Washington, DC, United States (4E) – The State Department on Friday ordered non-emergency staff of the U.S. embassy in Lebanon and their families to leave due to security concerns.
The embassy in Beirut said on its website that the evacuation was prompted by threats to its personnel and facilities ahead of the 12th anniversary of 9/11 terrorist attack and a possible U.S. military strike on neighboring Syria.
It also warned American citizens against traveling to Lebanon and those in the country to prepare to leave at short notice.
“Given the current tensions the region, as well as potential threats to US government facilities and personnel, we are taking these steps out of an abundance of caution to protect our employees and their families, and local employees and visitors to our facilities,” state department spokeswoman Marie Harf said in a statement.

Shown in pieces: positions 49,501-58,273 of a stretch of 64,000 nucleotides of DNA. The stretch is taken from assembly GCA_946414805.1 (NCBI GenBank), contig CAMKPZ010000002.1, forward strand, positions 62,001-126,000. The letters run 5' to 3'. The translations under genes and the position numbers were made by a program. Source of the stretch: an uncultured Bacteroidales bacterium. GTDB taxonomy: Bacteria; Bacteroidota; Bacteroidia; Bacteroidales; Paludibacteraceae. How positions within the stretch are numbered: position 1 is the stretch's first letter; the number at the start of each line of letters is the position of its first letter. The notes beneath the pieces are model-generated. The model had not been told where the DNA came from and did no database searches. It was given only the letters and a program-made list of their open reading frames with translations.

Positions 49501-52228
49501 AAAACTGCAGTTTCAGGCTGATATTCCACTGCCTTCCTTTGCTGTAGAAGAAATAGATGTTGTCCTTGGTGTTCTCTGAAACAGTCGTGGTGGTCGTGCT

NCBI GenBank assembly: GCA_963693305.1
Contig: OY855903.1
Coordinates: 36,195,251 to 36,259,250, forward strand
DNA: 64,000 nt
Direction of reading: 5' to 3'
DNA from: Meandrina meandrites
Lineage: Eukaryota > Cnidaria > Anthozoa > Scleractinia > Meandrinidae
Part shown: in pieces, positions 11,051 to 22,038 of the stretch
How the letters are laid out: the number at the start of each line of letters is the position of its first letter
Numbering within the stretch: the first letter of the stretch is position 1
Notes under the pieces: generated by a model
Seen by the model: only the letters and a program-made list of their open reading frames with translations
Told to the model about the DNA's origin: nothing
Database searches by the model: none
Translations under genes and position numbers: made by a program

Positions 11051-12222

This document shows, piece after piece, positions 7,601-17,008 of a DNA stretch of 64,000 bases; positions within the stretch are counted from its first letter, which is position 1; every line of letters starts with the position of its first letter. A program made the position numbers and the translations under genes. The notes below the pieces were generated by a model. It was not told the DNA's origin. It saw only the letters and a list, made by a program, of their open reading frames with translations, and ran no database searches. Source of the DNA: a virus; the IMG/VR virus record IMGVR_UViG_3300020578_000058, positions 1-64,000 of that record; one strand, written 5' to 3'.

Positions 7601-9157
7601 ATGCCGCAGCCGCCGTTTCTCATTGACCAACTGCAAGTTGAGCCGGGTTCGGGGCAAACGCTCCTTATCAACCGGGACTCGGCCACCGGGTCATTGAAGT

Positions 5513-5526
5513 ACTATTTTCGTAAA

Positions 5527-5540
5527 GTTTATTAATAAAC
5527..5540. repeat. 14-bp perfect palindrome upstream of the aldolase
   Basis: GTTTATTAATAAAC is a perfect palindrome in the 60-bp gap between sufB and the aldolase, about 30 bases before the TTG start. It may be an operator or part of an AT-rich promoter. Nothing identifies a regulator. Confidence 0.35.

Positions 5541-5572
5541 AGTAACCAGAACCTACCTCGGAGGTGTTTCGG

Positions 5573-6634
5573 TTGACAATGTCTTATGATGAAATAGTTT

The State Department also ordered non-essential staff of the U.S. embassy in Adana, Turkey to evacuate.
Reports said the Hezbollah in Lebanon can retaliate if the U.S. attacks Syria by attacking the U.S. embassy in Beirut.
President Barack Obama is seeking the U.S. Congress’ approval of his proposal to hit forces of Syrian President Bashar al-Assad to stop the regime from using chemical weapons following the gassing of civilians in a Damascus suburb on Aug. 21 that killed more than 1,400 people.
Obama said Assad’s troops were responsible for the chemical attack.